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November 2012, Vol. 135, No. 11
Stop, drop, and roll: workplace hazards of local government firefighters, 2009
Gary M. Kurlick
Gary M. Kurlick is an economist in the Office of Compensation and Working Conditions, Division of Safety and Health Statistics, at the Bureau of Labor Statistics. Email: email@example.com.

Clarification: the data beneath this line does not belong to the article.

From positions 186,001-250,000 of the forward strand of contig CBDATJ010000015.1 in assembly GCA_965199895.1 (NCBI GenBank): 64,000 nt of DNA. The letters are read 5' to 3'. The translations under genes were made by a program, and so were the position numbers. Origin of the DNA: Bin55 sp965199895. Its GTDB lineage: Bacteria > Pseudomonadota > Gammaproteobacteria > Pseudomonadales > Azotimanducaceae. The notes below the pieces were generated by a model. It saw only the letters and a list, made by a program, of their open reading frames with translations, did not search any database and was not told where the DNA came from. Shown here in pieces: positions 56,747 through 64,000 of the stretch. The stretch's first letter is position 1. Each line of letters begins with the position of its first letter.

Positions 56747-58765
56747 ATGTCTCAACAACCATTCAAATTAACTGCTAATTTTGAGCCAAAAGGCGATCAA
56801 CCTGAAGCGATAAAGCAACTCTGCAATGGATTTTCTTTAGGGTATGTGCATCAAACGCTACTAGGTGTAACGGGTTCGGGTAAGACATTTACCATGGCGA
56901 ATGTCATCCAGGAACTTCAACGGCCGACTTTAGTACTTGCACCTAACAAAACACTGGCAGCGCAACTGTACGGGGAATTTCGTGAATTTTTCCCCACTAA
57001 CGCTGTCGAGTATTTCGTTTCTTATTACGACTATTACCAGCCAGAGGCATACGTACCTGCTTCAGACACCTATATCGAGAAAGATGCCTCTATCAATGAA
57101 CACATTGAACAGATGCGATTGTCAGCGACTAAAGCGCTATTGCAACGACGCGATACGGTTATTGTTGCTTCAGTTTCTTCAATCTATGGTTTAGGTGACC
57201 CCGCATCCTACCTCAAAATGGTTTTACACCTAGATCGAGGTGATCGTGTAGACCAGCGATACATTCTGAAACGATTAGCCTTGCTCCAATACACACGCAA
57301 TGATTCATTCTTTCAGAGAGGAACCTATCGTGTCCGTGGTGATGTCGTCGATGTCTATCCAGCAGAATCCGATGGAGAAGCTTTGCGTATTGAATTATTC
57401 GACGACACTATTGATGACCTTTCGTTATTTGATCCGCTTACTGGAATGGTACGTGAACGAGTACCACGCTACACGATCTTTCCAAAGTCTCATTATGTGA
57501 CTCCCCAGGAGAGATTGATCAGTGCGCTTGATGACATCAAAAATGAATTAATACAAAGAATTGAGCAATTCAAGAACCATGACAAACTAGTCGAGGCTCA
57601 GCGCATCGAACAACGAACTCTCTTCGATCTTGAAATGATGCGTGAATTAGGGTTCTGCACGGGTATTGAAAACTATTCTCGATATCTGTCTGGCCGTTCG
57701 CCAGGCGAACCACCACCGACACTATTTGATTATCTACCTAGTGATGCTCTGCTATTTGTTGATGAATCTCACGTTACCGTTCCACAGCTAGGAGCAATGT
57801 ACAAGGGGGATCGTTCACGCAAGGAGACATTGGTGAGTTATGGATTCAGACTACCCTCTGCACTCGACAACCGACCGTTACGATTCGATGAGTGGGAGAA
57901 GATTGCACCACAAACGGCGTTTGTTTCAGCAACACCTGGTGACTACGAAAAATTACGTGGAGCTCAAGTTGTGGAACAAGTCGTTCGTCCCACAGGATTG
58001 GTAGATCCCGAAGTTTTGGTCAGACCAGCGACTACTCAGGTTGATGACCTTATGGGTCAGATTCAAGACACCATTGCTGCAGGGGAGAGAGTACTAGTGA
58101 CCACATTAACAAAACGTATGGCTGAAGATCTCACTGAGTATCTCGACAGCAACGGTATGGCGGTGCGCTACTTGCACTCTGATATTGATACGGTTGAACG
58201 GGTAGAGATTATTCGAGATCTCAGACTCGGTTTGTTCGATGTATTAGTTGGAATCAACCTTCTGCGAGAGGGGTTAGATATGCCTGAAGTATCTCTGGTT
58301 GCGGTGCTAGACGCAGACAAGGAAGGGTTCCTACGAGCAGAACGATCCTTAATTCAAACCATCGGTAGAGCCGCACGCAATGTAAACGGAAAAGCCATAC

Unlike those in many other professions, firefighters regularly face hazardous working conditions. Candidates undergo rigorous training and generally must pass written, physical, and medical examinations before they are allowed to work in hazardous working environments. Despite the prerequisites, the risk of fatal injuries is 25.7 percent higher and the risk of nonfatal injuries and illnesses to firefighters is over two times greater than to all workers. This article uses data from the Bureau of Labor Statistics (BLS) Survey of Occupational Injuries and Illnesses (SOII) and Census of Fatal Occupational Injuries (CFOI) to observe how often firefighters are injured at work, when they are hurt, where they are injured, and how their injuries compare with those of workers in other professions.
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